These young men are pioneers in child care, one of the few professions dominated by women.
They have broken down the gender barrier, daily proving their proficiency in looking after children as young as two.
They say they have one of the best jobs in the world, and parents at the centre are overwhelmingly happy.
But, sadly, there have been occasional whispers and raised eyebrows – evidence there are stereotypes still to be overcome.
“There are people who just assume you’re a child molester. I can’t blame people for being suspicious, but I dispel it by being warm and open with parents,” Tom Isaacs, 24, said.
Only four per cent of the nation’s 85,000 childcare workers are males. But at the Top Ryde Early Learning Centre, where Mr Isaacs works, there are five men – two of whom are aspiring professional rugby league players – making up almost a third of staff, caring for 59 children.
But breaking down the perception that a man interested in looking after young children must be suspect remains tough.
At a previous centre, Matthew Hochstetter, 25, was confronted with unfounded suspicion.
“What are males doing here? They must be paedophiles – that’s the stereotype – and it’s disheartening when you put your heart and soul into the job,” Mr Hochstetter said.
Their childcare centre has been forced to address the issue.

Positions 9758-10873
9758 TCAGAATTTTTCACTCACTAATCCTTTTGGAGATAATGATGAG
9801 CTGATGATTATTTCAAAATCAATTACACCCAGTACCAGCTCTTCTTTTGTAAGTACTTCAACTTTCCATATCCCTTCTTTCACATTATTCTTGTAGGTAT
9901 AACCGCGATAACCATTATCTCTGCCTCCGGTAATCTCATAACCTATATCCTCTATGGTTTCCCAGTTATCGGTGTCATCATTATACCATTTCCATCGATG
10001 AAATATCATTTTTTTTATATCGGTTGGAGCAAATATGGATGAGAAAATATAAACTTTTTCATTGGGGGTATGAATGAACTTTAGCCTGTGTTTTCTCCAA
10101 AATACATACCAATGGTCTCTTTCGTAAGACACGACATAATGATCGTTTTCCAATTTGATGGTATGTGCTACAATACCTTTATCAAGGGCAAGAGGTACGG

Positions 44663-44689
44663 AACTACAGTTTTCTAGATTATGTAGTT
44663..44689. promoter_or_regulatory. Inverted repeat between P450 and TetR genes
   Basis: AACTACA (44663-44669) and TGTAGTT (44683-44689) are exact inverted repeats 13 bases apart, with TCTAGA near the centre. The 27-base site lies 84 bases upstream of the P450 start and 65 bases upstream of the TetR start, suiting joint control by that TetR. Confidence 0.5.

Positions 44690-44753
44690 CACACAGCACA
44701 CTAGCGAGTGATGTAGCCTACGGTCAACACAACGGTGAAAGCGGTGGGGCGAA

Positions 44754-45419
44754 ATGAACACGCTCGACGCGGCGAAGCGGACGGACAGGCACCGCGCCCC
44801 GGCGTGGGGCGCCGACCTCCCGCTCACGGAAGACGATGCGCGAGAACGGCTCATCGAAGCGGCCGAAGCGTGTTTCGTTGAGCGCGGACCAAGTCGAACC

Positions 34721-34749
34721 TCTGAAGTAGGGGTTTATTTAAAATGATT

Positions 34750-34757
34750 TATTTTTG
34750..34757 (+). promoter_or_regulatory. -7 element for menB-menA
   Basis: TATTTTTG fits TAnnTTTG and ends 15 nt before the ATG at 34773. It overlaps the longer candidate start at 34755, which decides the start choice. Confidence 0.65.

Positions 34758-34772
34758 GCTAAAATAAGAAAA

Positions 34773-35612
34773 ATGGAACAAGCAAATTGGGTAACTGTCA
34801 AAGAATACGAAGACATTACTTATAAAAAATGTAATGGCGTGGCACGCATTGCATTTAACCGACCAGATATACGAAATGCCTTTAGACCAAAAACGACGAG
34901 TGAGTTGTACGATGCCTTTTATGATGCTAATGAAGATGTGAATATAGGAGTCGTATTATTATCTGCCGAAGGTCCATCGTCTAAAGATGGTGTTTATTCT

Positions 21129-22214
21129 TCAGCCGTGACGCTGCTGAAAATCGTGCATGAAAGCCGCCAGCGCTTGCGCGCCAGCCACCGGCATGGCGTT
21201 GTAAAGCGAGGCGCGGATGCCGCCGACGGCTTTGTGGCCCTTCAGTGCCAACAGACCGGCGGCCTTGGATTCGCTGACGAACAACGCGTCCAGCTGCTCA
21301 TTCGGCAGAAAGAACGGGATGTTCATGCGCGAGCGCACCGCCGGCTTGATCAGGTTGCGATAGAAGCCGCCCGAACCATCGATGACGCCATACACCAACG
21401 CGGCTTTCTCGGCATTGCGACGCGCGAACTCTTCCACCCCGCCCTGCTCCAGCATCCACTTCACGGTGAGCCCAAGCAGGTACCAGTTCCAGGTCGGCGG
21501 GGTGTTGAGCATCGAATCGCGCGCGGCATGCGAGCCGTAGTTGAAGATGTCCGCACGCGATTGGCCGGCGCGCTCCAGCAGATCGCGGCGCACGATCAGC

As a precaution, the men do not change nappies. And, as with all childcare workers at the centre, they must always be within sight of one another.
“Parents are more likely to be suspicious of men, so we’ve just swapped the chores,” owner Nesha O’Neil said.
“We’ve always had a philosophy to employ men, and actively recruit them. They bring a really good balance to the program.”
For decades, it has been seen as “women’s work”, with low pay and the low status of childcare workers a big deterrent for men.
But these blokes say it’s child’s play, literally.
“Being outside, running around, playing ball games: that’s the best bit,” early childhood teacher Bryn Williams, 34, said. “I’ve been in child care for nine years, and this is the first time I’ve not been the only bloke.”
Mr Hochstetter agrees the male dynamic moves play away from craft and ABCs to active games,, which provides a good balance.
“It’s very rewarding to watch them grow, and help them develop … it’s my passion,” he said.
Rochelle Ternel, 32, a single mum of four-year-old Koby, said she chose the centre because it had male workers as role models.